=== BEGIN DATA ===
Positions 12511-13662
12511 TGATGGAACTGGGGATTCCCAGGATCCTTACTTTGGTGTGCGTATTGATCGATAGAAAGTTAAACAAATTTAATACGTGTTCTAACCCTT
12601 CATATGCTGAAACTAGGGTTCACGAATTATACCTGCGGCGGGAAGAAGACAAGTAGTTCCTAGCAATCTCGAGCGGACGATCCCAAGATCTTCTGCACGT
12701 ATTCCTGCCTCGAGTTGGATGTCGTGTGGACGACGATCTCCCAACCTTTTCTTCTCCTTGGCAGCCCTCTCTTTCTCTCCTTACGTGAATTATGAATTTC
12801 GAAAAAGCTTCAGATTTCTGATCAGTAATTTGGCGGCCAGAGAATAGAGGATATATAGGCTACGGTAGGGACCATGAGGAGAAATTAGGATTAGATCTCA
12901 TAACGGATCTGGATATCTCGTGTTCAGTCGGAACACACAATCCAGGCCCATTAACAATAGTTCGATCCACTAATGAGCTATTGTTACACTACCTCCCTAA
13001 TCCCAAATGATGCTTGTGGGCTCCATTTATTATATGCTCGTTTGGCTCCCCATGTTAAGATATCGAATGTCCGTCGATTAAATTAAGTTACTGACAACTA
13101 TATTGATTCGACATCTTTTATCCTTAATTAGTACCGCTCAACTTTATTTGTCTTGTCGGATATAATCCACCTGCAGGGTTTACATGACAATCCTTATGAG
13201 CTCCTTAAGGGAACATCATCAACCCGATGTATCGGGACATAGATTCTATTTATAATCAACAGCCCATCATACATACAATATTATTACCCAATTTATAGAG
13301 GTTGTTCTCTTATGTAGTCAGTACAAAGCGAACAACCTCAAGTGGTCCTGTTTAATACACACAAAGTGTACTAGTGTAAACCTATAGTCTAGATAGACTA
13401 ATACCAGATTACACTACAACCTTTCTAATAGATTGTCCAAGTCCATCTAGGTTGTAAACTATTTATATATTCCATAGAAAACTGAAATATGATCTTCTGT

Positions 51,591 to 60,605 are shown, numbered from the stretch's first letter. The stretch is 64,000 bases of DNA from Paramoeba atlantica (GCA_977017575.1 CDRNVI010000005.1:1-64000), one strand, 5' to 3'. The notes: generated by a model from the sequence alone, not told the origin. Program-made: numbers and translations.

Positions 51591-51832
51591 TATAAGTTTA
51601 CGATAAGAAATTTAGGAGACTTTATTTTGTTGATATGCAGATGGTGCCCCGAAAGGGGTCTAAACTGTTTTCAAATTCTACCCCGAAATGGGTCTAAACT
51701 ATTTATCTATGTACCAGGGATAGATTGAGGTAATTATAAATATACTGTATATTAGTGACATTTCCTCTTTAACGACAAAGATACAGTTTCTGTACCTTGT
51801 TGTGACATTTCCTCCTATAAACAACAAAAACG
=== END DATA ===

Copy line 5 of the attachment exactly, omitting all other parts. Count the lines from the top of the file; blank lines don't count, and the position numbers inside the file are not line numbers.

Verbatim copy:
12801 GAAAAAGCTTCAGATTTCTGATCAGTAATTTGGCGGCCAGAGAATAGAGGATATATAGGCTACGGTAGGGACCATGAGGAGAAATTAGGATTAGATCTCA